Infections are usually associated with poor sanitation and developing areas. Humans are the reservoir host and can transmit infections to other humans and animals (dogs, cats, pigs, primates). They are transmitted mainly via the faecal-oral route, especially from asymptomatic individuals and food handlers that contain cysts. Other possible transmission methods is venereal (sexual transmission). The organism can reside harmlessly within the large intestine but they can colonize and penetrate the intestinal tissue, resulting in ulcers. They can then metastasize to other organs.
There is no intermediate host and infection occurs by ingesting a mature cyst. The cyst is resistant to environmental conditions and act as the reproducing and transmitting agent. The cyst becomes active when it reaches the lower small intestine as the pH is more neutral / alkaline compared to the stomach. One amoeba containing 4 cystic nuclei emerges, undergoes mitosis and gives rise to 8 small uninucleated metacystic trophozoites. They mature as they reach the large intestine and usually colonize at the caecum where conditions are favourable.When the trophozoites are in the intestinal lumen, they begin the path of passing out of the body. If this passage is not rapid (stool is formed), only cysts will be seen in the stool during diagnosis. If the passage is rapid (stool is diarrhoeal), then trophozoites will be seen as they haven’t begun forming into cysts yet.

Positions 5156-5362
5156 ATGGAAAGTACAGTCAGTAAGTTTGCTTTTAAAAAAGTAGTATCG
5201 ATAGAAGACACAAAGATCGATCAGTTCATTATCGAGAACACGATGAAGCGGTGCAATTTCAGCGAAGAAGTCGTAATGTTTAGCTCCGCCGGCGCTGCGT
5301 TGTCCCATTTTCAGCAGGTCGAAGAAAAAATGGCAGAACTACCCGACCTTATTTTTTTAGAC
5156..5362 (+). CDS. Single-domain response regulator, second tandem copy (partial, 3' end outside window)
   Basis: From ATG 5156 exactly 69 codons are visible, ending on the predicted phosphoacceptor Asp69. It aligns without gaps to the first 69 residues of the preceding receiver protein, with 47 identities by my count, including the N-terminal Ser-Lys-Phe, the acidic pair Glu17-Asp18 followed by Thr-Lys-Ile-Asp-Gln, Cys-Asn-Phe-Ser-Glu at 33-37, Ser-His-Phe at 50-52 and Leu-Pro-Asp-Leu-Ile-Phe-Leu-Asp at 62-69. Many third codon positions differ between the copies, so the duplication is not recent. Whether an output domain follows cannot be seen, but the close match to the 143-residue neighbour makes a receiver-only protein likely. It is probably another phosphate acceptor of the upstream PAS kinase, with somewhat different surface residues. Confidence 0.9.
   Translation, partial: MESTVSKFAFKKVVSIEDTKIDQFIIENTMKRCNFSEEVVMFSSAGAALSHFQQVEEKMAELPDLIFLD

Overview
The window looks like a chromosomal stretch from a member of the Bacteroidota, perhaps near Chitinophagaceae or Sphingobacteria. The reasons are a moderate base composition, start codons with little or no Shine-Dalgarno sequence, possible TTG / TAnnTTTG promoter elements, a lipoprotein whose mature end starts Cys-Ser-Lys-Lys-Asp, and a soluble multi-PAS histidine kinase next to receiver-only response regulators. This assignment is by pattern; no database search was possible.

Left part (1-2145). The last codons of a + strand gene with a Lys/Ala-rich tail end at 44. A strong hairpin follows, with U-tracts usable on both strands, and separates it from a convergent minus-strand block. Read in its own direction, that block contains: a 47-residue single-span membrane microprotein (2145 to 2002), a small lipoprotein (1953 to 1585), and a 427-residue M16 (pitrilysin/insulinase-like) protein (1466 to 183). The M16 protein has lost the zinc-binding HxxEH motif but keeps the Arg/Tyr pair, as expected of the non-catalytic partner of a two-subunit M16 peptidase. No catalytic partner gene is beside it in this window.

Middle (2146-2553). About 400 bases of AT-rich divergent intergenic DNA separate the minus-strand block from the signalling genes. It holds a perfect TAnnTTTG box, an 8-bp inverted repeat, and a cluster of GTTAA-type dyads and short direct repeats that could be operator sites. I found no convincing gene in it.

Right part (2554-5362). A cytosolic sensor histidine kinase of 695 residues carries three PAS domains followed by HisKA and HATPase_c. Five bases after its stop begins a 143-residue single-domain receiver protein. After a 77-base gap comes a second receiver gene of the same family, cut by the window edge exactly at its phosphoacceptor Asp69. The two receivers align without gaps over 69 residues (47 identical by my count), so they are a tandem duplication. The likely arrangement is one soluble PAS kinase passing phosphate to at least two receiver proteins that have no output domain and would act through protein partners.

Intestinal disease with a variable incubation period (few days – weeks – months). People that are asymptomatic do not show occult bleeding in their stools but do excrete cysts (no tissue invasion). E. histolytica can cause amoebic dysentery – which is acute diarrhoea with ulcers on the mucosal surface of the colon. The ulcers are flask shaped, with a narrow opening and ballooned area below the surface that is filled with pus. Symptoms are:
- lower abdominal pain
- frequent bowel movements
- electrolyte imbalance
- and in severe cases, blood diarrhoea
Patient’s can also present with amoebic colitis – the chronic form which has similar symptoms but with alternating periods of constipation over a long course. If the infection metastasizes, the most common organ that is next affected is the liver. This results in amoebic abscesses in the liver and symptoms include right abdominal pain, fever, sweating, weakness, weight loss, cough, haepatomegaly and jaundice may also be present. Cutaneous lesions can also be affected (i.e. the skin around the anus), which is especially seen in toddler’s when the stool may be in contact with the skin for longer periods of time. The other form of disease is amoeboma – a growth of granulomatous tissue which results in a large local lesion in the bowel that resembles carcinoma.
Below are some photos I took during my lab today of Amoebae. However they aren’t E. histolytica and are non-pathogenic. With the exception of Giardia lamblia which is a flagellate and can cause Giardiasis.